Tachibana Taisho Minkaen Former Koyama Family Residence


July 5, 2022

Tachibana Taisho Minkaen Former Koyama Family Residence is an old folk house located at 6-13-17 Tachibana, Sumida-ku, Tokyo. It was built in 1917 (Taisho 6), but it is attracting attention as a spot where you can visit the Seven Fukujin in one place because of the architectural style that combines the characteristics of both farmers and townhouses in the Edo period and the stone statue of the Seven Fukujin in the garden. To. The name of the building, which is a tangible cultural property designated by Sumida Ward, is the former Koyama family residence. Locally, it is also written as "Tachibana Taisho Minkaen Former Koyama Family Residence".


The former Koyama family residence was built in 1917 (Taisho 6) by Goro Koyama at 4-1-116 Mukaishima Higashi. There was originally a thatched roof house in the same area, which was demolished and newly built. The Koyama family was a landowner who was also called the owner of the village in the area called Azumamura before the transition to town administration in 1911 (Taisho 1st year). Owned the land around the area and paid an income tax of 353 yen. The house survived the Great Kanto Earthquake of 1923 (Taisho 12) and the Great Tokyo Air Raid of 1945 (Showa 20), and descendants lived until June 1998 (Heisei 10), but in 1997. In June and September (1997), a survey was conducted by the Architectural History Laboratory (Professor Takeshi Nakagawa), Faculty of Science and Technology, Waseda University, and in 1998 (Heisei 10), a building was donated to Sumida Ward by a resident's grandson. Was done. Sumida Ward registered this as a "former Koyama family residence" on February 16, 1999 as a tangible cultural property (building) registered by Sumida Ward, and on August 5, 1999, it was designated as a tangible cultural property by Sumida Ward. Specified in. As a facility to convey rural culture, a garden adjacent to the house has been developed, and on July 1st, it was opened as "Sumida Ward Tachibana Taisho Minkaen" and is open to the public. In the 2000s, it is also used as an exhibition venue, such as displaying May dolls before the Showa period and costumes and tools for Halle's day according to the season.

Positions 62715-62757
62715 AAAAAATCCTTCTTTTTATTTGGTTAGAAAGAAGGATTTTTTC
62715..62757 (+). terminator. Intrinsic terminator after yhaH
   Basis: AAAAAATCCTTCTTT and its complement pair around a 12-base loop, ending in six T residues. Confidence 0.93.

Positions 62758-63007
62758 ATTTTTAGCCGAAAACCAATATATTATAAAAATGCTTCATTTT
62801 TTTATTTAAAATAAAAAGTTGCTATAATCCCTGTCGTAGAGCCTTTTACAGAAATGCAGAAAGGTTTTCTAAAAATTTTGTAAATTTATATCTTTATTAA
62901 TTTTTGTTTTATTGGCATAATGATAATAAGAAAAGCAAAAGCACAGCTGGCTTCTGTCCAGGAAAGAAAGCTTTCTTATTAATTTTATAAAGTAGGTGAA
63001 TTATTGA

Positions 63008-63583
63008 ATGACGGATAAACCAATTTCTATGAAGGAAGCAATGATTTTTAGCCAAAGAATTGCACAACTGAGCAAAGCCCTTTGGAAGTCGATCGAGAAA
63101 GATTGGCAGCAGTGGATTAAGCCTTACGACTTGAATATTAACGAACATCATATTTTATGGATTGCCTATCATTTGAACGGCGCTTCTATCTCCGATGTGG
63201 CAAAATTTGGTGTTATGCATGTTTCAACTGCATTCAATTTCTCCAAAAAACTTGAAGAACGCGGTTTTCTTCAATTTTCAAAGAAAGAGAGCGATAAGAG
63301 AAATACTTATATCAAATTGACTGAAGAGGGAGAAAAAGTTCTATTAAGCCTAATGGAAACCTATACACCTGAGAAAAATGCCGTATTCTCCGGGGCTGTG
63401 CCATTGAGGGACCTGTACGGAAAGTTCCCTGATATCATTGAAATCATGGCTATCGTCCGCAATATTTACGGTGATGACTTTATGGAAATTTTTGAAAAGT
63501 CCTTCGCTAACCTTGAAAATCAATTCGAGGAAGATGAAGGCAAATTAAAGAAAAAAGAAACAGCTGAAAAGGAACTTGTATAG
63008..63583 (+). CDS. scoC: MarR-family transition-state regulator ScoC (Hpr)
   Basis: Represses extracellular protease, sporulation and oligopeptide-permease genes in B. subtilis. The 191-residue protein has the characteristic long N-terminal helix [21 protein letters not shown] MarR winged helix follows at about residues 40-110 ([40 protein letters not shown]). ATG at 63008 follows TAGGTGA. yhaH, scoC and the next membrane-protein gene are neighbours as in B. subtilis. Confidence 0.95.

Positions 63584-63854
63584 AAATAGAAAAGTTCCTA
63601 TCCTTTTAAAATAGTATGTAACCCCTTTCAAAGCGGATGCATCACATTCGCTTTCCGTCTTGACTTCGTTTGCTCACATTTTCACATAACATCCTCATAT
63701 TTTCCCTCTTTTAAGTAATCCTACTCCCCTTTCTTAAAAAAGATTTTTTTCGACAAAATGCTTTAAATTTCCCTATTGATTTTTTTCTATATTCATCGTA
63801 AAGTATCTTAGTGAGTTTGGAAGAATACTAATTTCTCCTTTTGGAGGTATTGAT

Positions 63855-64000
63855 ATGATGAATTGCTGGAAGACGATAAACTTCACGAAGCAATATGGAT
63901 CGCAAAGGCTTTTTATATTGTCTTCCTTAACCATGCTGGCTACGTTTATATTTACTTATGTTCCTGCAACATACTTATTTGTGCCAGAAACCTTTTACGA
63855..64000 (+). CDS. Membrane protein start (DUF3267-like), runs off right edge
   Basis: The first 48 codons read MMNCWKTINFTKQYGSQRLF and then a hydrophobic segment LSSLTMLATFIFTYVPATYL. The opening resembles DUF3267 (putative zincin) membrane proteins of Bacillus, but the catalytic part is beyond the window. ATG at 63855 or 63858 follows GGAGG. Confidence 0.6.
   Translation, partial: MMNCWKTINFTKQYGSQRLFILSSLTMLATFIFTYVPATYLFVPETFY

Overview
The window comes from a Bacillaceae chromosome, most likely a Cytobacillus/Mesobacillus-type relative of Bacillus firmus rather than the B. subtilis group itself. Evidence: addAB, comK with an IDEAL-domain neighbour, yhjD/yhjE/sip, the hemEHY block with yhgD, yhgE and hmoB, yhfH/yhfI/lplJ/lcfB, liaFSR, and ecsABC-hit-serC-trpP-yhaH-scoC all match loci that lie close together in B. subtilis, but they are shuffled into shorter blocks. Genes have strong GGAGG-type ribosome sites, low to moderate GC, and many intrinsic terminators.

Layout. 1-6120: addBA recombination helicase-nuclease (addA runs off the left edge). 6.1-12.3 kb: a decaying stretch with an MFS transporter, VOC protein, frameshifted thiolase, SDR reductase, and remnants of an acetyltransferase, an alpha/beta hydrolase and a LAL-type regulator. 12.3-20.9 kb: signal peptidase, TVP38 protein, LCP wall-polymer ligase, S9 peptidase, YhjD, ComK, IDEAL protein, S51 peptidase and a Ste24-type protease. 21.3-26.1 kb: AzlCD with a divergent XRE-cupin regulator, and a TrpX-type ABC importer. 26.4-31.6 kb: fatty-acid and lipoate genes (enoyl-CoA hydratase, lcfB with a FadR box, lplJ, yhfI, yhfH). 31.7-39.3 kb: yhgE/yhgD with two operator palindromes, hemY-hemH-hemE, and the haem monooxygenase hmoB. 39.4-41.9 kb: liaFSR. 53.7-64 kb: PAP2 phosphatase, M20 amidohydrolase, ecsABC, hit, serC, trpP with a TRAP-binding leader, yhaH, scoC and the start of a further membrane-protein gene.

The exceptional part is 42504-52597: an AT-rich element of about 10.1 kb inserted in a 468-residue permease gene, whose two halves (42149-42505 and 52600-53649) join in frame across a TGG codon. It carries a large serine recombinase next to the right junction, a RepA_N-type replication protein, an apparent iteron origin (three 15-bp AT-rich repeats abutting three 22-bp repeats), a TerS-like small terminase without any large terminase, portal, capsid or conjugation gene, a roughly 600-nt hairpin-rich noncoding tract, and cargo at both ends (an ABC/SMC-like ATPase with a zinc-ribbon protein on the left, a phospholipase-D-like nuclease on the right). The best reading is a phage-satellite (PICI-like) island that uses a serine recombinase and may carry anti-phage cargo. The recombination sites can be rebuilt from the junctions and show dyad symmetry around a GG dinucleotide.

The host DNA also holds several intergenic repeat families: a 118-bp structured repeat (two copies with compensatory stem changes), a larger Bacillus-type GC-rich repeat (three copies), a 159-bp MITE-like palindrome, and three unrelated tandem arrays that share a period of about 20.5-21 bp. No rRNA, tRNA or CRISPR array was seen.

The building designated as a cultural property of Sumida Ward as the "former Koyama family residence" is a wooden one-story building with a frontage of 14.7 meters and a depth of 8.35 meters, a hipped roof, and a stile-roofed building, with a total floor area of ​​113.22 excluding the manager's room. Square meter (about 34 tsubo). In 1917 (Taisho 6), a private house was newly built with a wooden one-story hipped roof on the north side of the former main building, and the carpenter was Tetsugoro Taguchi (Daitetsu), who lives locally. The roof was thatched at the beginning of the construction, but it was replaced with a tiled roof in the 10s of the Showa era. Although it has been partially renovated, most of it retains its original appearance in the Taisho era, with the flat glass that was rare at the time of its construction being left in its original condition. Except for the fact that the soil floor is narrow, the interior floor plan is a typical farmhouse structure with four orthopedic floor plans. On the other hand, the exterior has the characteristics of a traditional Edo townhouse, such as the composition of a two-tiered roof and the fact that the front of the building is composed of delicate fine wooden lattice doors, exit lattice windows and black plaster walls. .. It has a structure that enriches both the living space and the guest room, and the materials and designs of the pillars and beams are enriched, and the internal structure also has the characteristics of both a farmhouse and a townhouse. There are two entrances, a front door and a dirt floor, in front of the dirt floor. There is a veranda on the upper side of the back room, and a toilet and a closet are placed at both ends of the veranda. Such floor plans are often found in private houses in the area around Sumida Ward, and are considered to be characteristic of modern suburban houses in the middle of urban and rural areas. In 1968 (Showa 43), it became a manager's office as of the 21st century.